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Sydney Thompson Dobell (Сидней Томпсон Добелл)

The Harps of Heaven

On a solemn day
I clomb the shining bulwark of the skies:
Not by the beaten way,
But climbing by a prayer,
That like a golden thread hung by the giddy stair
Fleck'd on the immemorial blue,
By the strong step-stroke of the brave and few,
Who, stirr'd by echoes of far harmonies,
Must either lay them down and die of love,
Or dare
Those empyrean walls that mock their starward eyes.
But midway in the dread emprize
The faint and fainter footsteps cease;
And, all my footing gone,
Like one who gathers samphire, I hold on,
And in the swaying air look up and down:
And up and down through answering vasts descry
Nor Earth nor Heaven;
The sheer eternal precipice; below,
The sheer eternal precipice.
Then when I,
Gigantic with my desperate agony,
Felt even
The knotted grasp of bodily despair
Relaxing to let go,
A mighty music, like a wind of light,
Blew from the imminent height,
And caught me in its splendour; and, as flame
That flickers and again aspires,
Rose in a moment thither whence it came;
And I, that thought me lost,
Pass'd to the top of all my dear desires,
And stood among the everlasting host.
Then turn'd I to a seraph whose swift hands,
That lived angelic passion, struck his soul
Upon a harp-a seraph fair and strong,
And faultless for his harp and for his throne,
And yet, among
The Strength and Beauty of the heavenly bands,
No more to be remember'd than some one
Poor warrior, when a king of many kings
Stamps on the fields, and rears his glittering crop
Of standing steel, and the vex'd spirit wings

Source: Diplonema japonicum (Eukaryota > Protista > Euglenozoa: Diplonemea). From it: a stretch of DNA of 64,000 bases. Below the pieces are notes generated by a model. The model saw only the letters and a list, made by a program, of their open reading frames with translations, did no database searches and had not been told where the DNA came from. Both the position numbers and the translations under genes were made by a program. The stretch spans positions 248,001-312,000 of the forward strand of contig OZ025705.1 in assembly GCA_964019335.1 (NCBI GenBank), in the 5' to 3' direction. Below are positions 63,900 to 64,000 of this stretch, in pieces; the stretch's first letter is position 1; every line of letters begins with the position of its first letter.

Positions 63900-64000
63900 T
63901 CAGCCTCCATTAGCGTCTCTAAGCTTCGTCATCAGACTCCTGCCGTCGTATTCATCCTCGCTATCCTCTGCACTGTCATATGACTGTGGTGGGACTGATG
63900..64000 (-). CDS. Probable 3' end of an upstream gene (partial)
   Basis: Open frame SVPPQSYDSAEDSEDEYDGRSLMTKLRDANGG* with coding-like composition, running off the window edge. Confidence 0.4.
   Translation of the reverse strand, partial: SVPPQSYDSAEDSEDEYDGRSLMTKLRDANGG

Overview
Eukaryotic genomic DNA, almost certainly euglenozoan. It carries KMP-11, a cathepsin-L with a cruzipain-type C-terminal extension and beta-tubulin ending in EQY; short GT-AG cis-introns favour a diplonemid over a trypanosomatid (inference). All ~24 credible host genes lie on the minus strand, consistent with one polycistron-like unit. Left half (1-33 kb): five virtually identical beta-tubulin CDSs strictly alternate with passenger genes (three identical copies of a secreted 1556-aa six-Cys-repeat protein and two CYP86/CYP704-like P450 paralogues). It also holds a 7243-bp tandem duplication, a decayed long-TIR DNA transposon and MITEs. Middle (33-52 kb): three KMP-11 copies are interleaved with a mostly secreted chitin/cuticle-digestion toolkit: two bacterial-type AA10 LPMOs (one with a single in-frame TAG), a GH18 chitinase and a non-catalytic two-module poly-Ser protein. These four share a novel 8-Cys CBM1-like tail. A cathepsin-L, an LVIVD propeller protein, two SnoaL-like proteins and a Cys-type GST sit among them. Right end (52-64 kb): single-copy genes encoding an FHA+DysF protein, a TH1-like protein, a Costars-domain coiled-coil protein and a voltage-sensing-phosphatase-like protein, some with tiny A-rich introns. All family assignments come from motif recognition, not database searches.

Above the human harvest, and in vain
Begins from morn till eve to sum the embattled plain;
Or when,
After a day of peace, sudden and late
The beacon flashes and the war-drums roll,
And through the torches of the city gate,
All the long winter night a martial race
Streams to the nation's gathering-place,
And, like as water-drop to water-drop,
Pour on in changeless flood the innumerable men.
I turn'd, and as from footing in mid-seas
Looking o'er lessening waves thou may'st behold
The round horizon of unshadow'd gold,
I, standing on an amethyst, look'd round
The moving Heaven of Harpers throned and crown'd,
And said, 'Was it from these
I heard the great sound?' And he said, 'What sound?'
Then I grown bolder, seeing I had thriven
To win reply-'This that I hear from thee,
This that everywhere I hear,
Rolling a sea of choristry
Up and down the jewel of Heaven;
A sea which from thy seat of light,
That seems more loud and bright
Because more near,
To the white twinkle of yon furthest portal,
Swells up those circling shores of chrysolite,
And, like an odorous luminous mist, doth leap the eternal walls,
And falls
In wreaths of melody
Adown the azure mountain of the sky;
And round its lower slopes bedew'd
Breathes lost beatitude;
And far away,
Low, low, below the last of all its lucent scarps,
Sprinkles bewildering drops of immortality.
O angel fair, thou know'st what I would say-
This sound of harpers that I hear,
This sound of harpers harping on their harps.'
Then he bent his head
And shed a tear
And said,
'I perceive thou art a mortal.'
Then I to him-'Not only, O thou bright
Seraphic Pity! to a mortal ear
These sacred sounds are dear,
Or why withholdest not thy ceaseless hand?
And why,
Far as my dazzled eye
Can pierce the lustre of the radiant land,
See I the rapt celestial auditory,
Each, while he blessed hears, gives back his bliss
With never-tiring touch from golden harps like this?'
Then he to me-'Oh, wherefore hast thou trod
Beyond the limit of thine earthly lot?
These that we bear
Within our hands are instruments of glory,
Wherewith, day without night,
We make the glory of immortal light
In the eyes of God.
As for the sound, we hear it not;
Yet, speaking to thee, child of ignorance,
I do remember that I loved it once,
In the sweet lower air.'
Yet he spake once more,-
'But thou return to the remember'd shore;
Why shouldst thou leave thy nation,
Thy city, and the house of all most dear?
Do we not all dwell in eternity?
For we have been as thou, and thou
Shalt be as we.'
And he lean'd and kissèd me,
Saying, 'But now
Rejoice, O child, in other joys than mine
Hear the dear music of thy mortal ear
While yet it is the time with thee,
Nor make haste to thine exaltation,
Though our state be better than thine.' 

Sydney Thompson Dobell's other poems:
  1. On Receiving a Book from Dante Rossetti
  2. The Olive
  3. The Army Surgeon
  4. A Statesman
  5. On the Death of Mrs. Browning

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